San Francisco opened its third Safe Sleeping Village inside the playground area of Everett Middle School, city officials confirmed with SFBay on Monday.
The sites are part of a pilot program aimed at providing homeless individuals short-term physical distancing space that offer food, water, sanitation and health services.
Max Barnes, a spokesperson for the Department of Homelessness and Supportive Housing, said the Dolores Street Community Services is operating the site at the middle school and will gradually move about 50 people in over the next few weeks.
City officials opened the first site on Fulton Street between Hyde and Larkin streets near the Main Library and Asian Art Museum.
A second site opened at Haight and Stanyan streets at a former McDonald’s and is being operated by Larkin Street Youth Services. The site faced a potential legal challenge by some Haight Street merchants who have since backed off.
The sites are meant to serve areas of The City where encampments already exist.
Supervisor Rafael Mandelman pushed for the safe sleeping sites in an April resolution as the number and size of tent encampments were continually growing.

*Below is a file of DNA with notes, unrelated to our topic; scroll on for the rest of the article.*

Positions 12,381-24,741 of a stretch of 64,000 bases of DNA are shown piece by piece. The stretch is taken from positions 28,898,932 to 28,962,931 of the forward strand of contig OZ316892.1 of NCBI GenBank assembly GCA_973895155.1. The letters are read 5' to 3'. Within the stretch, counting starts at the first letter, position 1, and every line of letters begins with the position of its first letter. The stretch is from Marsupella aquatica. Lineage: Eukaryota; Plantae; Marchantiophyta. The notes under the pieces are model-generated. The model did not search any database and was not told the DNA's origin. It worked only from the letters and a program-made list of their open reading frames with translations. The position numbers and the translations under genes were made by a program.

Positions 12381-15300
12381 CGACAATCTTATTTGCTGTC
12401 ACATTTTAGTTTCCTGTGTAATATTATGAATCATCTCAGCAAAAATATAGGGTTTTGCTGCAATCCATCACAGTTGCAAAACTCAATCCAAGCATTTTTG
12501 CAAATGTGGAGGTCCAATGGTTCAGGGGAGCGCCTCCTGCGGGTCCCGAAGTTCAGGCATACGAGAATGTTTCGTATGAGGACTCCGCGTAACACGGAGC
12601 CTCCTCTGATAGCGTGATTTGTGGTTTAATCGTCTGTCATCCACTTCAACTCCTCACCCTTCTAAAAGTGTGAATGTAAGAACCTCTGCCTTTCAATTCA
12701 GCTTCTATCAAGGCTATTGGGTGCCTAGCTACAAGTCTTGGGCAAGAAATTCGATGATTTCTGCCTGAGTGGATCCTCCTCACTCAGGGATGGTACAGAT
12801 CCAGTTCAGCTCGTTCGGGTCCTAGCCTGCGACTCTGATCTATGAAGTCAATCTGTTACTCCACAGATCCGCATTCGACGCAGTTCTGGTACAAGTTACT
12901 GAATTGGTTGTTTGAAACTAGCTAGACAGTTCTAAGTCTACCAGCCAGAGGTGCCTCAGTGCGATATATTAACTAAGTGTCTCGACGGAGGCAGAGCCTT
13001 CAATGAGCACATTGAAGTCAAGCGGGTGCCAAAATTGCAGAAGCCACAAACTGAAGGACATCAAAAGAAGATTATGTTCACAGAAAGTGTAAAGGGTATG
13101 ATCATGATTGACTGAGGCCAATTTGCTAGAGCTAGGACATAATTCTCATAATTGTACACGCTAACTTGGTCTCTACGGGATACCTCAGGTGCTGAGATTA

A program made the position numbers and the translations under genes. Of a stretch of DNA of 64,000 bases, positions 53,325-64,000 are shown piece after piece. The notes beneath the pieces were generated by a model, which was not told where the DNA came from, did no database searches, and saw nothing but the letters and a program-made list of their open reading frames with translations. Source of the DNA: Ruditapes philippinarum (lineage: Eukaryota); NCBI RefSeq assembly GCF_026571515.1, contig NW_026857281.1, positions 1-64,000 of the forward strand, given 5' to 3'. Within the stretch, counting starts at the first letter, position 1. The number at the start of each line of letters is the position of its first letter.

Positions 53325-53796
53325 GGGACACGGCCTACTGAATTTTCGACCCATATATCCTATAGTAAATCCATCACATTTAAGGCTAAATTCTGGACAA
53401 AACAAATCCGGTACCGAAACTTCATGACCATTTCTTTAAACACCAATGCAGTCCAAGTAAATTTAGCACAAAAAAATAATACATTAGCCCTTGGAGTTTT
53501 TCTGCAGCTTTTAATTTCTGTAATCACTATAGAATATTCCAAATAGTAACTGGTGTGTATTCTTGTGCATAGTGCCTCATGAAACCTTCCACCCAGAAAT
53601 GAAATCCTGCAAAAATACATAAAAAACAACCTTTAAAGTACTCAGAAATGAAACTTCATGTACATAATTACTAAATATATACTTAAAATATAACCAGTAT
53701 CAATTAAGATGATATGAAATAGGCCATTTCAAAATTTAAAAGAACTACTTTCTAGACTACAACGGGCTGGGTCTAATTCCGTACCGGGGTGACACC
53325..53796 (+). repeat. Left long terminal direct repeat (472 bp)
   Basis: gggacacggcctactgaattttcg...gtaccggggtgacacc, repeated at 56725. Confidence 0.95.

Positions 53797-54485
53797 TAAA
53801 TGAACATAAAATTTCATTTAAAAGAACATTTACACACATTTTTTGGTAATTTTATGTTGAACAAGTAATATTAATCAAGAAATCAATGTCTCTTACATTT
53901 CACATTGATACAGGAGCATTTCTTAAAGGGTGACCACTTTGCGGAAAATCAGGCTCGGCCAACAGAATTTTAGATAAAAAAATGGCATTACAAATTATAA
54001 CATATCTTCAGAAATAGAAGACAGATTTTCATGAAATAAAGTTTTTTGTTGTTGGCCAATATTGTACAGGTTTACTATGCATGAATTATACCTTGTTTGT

Mandelman suggested temporary sleeping villages be established at empty parking lots and vacant spaces, including the playground area at Everett Middle School.
Some supervisors, though, assert that the sites are not substitution for placing people experiencing homelessness into hotel rooms.
In April, supervisors approved an ordinance requiring The City to procure 8,250 hotel rooms, of which 7,000 of the rooms would be reserved for homeless residents.
At a May 27 press conference, supervisors criticized the mayor for not following the ordinance. Supervisor Hillary Ronen said:
“If you’re unwilling to implement our plan for how to fix this human crisis, then please tell us what your plan is.”
City data shows that 2,373 hotel or RVs have been acquired for vulnerable populations and of those, 1,960 units are ready for use.
In total, 1,225 people from the vulnerable population are occupying rooms and 81 are in RVs.
The “vulnerable” population defined by The City includes those over the age of 60 and people with underlying health conditions deemed high risk who either live on streets or in congregate settings.
An additional 936 hotel rooms have been made available for essential workers, of which 477 are currently occupied.